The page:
- Zammitt, Alan
- Biographies and personal histories
- RAN Ships
- HMAS Kanimbla I, HMAS Sydney III
- March 1982 edition of the Naval Historical Review (all rights reserved)
Powerful was later completed as HMCS Bonaventure in 1957.
On February 13th 1949, five Sea Furies of 805 Squadron and four Fireflies of 816 Squadron landed on the Sydney without mishap. However, the next day a Firefly crashed into the barrier and another Firefly made a heavy landing and the undercarriage gave way.
Of the 25 pilots in the 20th CAG 14 were experienced RN pilots and 11 were Australian.
The Sydney did not have the mirror landing aid or an angled flight deck, so if the landing aircraft’s arrestor hook did not catch one of the arrestor wires the aircraft crashed into the barrier, beyond which were the parked aircraft, instead of just taking off again and having another try, as can be done with an angled flight deck.
As a result, between the time that Sydney commissioned and when she disembarked her CAG in April 1955, there were too many aircraft crashes to mention each prang. However, most of the worst or unusual accidents will be mentioned.
While working up the 20th CAG, two Barracudas landed on the Sydney from Londonderry. Barracudas were three-seater torpedo bombers.
While anchored off Bangor, Northern Ireland, during the weekend of February 19th 1949, the main party of the 20th Carrier Air Group was embarked.
Overnight leave was given and some of the ship’s company managed to go to Dublin or other parts of Eire.
A number of the ship’s company had spent part of their 1948 long leave in Dublin or somewhere in Eire and had come back to the ship with glowing stories of the abundance of food, and although the food was more expensive than in the UK, this could be overcome by selling rubber goods issued free from the sick bay. In Eire contraceptive appliances were banned in 1949, and Irish spivs would approach sailors in hotels and railway stations and offer good prices for rubber goods.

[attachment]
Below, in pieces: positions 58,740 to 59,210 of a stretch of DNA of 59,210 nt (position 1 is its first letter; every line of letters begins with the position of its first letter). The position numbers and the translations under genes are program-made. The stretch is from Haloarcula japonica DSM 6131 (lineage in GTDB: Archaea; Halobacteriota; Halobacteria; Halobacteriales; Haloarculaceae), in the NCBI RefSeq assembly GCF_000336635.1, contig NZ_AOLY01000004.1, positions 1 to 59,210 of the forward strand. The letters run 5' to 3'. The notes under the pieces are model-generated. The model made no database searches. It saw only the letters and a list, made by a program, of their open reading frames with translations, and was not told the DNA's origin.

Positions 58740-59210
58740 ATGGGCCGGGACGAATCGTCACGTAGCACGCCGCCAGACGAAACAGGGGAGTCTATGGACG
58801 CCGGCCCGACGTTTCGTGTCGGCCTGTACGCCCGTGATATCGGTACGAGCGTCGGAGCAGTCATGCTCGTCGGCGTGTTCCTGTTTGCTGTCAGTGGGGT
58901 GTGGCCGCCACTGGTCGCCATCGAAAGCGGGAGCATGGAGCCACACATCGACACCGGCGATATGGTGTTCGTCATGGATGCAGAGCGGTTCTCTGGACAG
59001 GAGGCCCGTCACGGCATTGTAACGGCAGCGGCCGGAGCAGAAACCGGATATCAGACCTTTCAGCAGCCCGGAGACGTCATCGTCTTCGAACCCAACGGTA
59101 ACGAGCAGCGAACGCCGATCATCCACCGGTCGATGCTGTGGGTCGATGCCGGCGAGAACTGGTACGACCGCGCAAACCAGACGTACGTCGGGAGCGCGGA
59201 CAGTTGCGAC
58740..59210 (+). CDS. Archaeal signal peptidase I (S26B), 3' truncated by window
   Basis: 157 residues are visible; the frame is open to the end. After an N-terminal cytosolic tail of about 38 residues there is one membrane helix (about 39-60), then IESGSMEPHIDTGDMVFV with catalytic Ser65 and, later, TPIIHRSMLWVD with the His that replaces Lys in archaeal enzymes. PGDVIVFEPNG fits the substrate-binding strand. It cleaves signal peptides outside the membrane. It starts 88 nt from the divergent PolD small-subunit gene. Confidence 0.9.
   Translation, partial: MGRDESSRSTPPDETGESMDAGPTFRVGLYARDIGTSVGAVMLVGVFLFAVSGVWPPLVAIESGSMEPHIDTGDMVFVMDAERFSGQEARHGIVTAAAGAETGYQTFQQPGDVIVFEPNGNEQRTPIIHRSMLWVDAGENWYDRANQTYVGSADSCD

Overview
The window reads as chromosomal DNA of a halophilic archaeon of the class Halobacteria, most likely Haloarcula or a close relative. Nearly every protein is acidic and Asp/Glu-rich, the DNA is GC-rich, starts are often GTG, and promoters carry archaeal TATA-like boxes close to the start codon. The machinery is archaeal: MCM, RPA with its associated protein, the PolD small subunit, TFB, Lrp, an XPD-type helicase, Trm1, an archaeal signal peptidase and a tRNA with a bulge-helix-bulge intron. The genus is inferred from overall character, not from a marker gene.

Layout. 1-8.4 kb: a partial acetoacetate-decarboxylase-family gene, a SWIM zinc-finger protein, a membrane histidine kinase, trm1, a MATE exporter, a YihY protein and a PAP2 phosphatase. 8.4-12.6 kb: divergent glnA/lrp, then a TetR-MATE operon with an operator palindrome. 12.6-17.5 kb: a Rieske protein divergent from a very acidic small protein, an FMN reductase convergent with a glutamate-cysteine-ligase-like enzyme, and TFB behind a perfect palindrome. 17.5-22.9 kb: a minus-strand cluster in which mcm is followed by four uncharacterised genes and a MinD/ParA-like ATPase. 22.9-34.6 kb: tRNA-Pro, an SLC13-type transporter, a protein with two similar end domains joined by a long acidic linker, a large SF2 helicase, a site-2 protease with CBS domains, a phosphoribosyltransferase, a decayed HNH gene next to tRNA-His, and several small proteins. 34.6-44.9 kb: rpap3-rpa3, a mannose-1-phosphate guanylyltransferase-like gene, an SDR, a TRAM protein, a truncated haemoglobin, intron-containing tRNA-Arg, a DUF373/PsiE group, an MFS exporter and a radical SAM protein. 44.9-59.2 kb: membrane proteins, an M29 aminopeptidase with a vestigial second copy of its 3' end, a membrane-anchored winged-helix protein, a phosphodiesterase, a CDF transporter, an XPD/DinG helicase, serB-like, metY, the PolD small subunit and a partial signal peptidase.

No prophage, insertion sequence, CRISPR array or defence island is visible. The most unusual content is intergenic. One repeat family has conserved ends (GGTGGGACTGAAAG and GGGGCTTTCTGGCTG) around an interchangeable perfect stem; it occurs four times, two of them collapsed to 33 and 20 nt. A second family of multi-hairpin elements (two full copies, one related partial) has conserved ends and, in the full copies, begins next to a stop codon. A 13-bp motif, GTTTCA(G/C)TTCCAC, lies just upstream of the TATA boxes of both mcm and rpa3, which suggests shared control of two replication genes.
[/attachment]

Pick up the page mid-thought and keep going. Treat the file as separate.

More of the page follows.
From Belfast we sailed for Invergordon, and after a stormy passage through the Minches in which several snowstorms were encountered, we anchored at Donoch Firth.
Flying exercises were carried out from Invergordon, including strafing attacks on a towed target. During this period we embarked a Supermarine Sea Otter for air sea rescue duties. The Sea Otter superseded the Walrus and became the last biplane to serve with the navy.
Often flying exercises had to be cancelled because of gales and snowstorms. Ashore the Scottish hills were sometimes covered by snow.
Over the years Sydney encountered her share of gale-force winds, snowstorms and huge seas – too numerous to mention in this article.
The Illustrious and her attendant destroyer joined us at Invergordon. Ashore in this part of Scotland it was fairly isolated, with wild rabbits running everywhere. The local farmers spoke in such broad Scots accents that it was very difficult to understand them. Today Invergordon is a base for the North Sea Oil Rigs.
After exercises fifty miles east of The Orkneys, Sydney and Contest set course for the Firth of Forth and anchored below the Forth Bridge.
At Rosyth dockyard the battleship Nelson was in dry dock. A walk on her upper deck was a great experience. The after part of her upper deck had several bomb holes as she had been used as a target by RAF bombers. The aircraft carrier Victorious and cruiser Swiftsure were in dockyard hands. Off the dockyard were the aircraft carrier Formidable, and the repair carriers Pioneer and Perseus. The battleships Rodney and Revenge were being broken up at Inverkeithing, not far from Rosyth Dockyard.
While we were at the Firth of Forth the Russian navy returned the battleship Royal Sovereign, which they had named Arkhangelsk, to the RN.
On March 7th the First Sea Lord, Admiral of the Fleet Lord Fraser, passed in the destroyer Napier on his way to Rosyth.
After leaving the Firth of Forth on March 8th 1949, a strike of seventeen aircraft was launched against the headquarters of the Rear Admiral Reserve Aircraft at Arbroath. Flying had to be cancelled because of rough weather in the afternoon. Our starboard motorboat was carried away at 1450. By 1455 only the bow was out of the water and then she sank, leaving only a few boards. These motorboats cost over 2,000 pounds sterling.